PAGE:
In a world where video games are becoming more and more realistic, Recompile is a refreshingly retro experience. With its pixelated graphics, old school soundtrack, and nostalgic gameplay, the game is a reminder of simpler times.
Review for the game Recompile released by Sony. The game is a one-on-one fighting game, where you take on the role of a robot who has been sent back in time to fight an army of other robots.
At first sight, Recompile seems to be a definite hit. There are many features that distinguish it, at least in a commercial sense. This is a 3D metroidvania set within a computer, in which you take on the role of an anthropomorphic virus battling a faulty mainframe. This whole narrative takes place in a fraction of a second, demonstrating the massive number of operations that take place within your rig on a daily basis. There are a lot of powerful bass blasts and strange techno sounds in the sound design. It’s also a true next-gen exclusive, unlike almost every other multiplatform game currently available. Everything sounds great in theory, but unfortunately, this ode to Weird Al’s “It’s All About the Pentiums” falls flat when it comes to execution.
Don’t you think the playable character resembles the Intellivision mascot?
Because of the unusual location, the creators were able to build some of the most odd and flashy landscapes seen in a recent indie game. Nothing is literal, yet the fact that everything is an abstract jumble of cables and neon works well in this environment. However, this proved to be a double-edged sword. Recompile’s whole level design and visuals are focused on the contrast between black flooring and flashing lights, which can make the game a visual nightmare at times, with platforms getting much too dark to the point that you don’t know where to leap next.
How is it possible for a game to be both too dark and too bright at the same time?
This is a major issue since, despite certain well-designed platforming portions, the process of leaping onto such platforms isn’t very well-developed. Recompile lacks responsive controls, its leaping mechanics are at most mediocre (despite the fact that your avatar can jump extremely high), and its fighting portions… oh my. I enjoy how the virtual pistol you get has unlimited ammunition and minimal recoil, and it even looks a little like the Service Pistol from Control. Your aiming, on the other hand, is sluggish, and you can’t move the aiming camera about as easily as you can when platforming. Enemies sometimes position themselves in such a manner that you can’t really shoot them, adding insult to injury. Not to mention the vexing boss fights…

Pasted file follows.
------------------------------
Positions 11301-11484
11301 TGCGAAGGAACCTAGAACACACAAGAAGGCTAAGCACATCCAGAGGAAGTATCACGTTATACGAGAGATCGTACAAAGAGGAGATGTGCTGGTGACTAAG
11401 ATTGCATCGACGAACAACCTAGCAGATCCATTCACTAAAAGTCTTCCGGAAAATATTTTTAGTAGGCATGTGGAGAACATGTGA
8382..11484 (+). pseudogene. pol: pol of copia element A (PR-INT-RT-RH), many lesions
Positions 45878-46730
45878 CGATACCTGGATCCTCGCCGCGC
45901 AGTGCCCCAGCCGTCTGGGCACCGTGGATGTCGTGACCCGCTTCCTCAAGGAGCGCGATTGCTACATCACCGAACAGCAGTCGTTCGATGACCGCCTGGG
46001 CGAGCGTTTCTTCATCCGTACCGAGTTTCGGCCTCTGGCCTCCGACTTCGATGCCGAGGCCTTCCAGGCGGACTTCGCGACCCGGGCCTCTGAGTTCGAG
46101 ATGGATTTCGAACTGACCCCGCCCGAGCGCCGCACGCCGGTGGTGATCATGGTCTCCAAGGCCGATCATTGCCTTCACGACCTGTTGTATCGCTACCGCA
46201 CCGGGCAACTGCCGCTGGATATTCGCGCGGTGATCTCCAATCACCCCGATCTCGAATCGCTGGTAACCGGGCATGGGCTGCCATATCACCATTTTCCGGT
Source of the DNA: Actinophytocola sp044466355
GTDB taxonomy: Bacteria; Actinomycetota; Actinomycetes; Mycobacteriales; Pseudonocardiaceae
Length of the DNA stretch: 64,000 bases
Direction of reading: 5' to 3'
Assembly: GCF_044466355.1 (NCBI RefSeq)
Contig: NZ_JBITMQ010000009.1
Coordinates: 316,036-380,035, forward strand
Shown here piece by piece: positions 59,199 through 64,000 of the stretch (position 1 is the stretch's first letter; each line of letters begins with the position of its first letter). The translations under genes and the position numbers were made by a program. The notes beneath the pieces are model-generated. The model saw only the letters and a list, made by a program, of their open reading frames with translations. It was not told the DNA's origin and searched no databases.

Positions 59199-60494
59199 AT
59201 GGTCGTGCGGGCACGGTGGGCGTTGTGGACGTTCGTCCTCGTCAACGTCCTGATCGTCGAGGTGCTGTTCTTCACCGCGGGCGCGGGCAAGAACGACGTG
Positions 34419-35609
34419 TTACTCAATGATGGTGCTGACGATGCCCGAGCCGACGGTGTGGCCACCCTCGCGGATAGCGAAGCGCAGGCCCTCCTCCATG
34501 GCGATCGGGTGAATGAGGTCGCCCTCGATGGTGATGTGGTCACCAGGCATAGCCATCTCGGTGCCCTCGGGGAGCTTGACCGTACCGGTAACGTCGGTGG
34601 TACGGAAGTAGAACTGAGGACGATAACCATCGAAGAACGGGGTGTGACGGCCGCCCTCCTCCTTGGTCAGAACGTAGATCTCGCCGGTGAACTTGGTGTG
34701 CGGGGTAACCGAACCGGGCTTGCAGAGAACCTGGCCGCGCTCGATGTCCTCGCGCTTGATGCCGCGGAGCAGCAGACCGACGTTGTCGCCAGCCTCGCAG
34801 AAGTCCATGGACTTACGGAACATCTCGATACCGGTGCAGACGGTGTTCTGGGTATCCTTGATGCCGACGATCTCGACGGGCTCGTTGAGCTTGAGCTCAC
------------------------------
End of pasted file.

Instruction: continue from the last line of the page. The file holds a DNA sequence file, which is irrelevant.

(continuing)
Nothing in this section proved to be a deal-breaker in the end. Nothing seems to be broken. If Recompile had just one or two of these problems, I would have dismissed them as minor annoyances. The issue is that the game has a slew of the aforementioned annoyances, which only serve to exacerbate each one when you’re juggling two or three of them at once, as I discovered in Death Stranding. Unfortunately, I’m not sure whether any of these problems can be readily resolved with a patch, since a few of them are related to the game’s general visual presentation and design. To be rectified, recompile would have to go back to the drawing board.
The fighting in Recompile is simply… awful.
In theory, recompiling is a fantastic idea. It is certainly unusual in terms of location, graphics, and its “blink and you’ll miss it” narrative (in more ways than one), but as a game, it suffers from a slew of flaws that hampered my enjoyment of it. None of the problems were game-breaking, but when they all happened at the same time, they created a deluge of annoyances that made me not want to play the game for extended periods of time.
The game’s ridiculously distinctive visual style is its Achilles’ heel: it’s bright and vivid, but it clashes with the general level design, making it difficult for the player to see any platforms in front of the playable figure.
Poor platforming and fighting detract from the excellent level design and metroidvania-style advancement mechanism.
The music isn’t very memorable, but I did like the loud, technology-inspired sound effects.
The idea of Recompile is interesting, and the narrative isn’t half-bad either. It is unfortunately hindered by a slew of technical problems that, although not deal-breakers, accumulate and become a big headache for the player.
Final Score: 6.0
Recompile is now available on PlayStation 5, Xbox One S/X, and PC.
PS5 was used for this review.
The publisher supplied me with a copy of Recompile.
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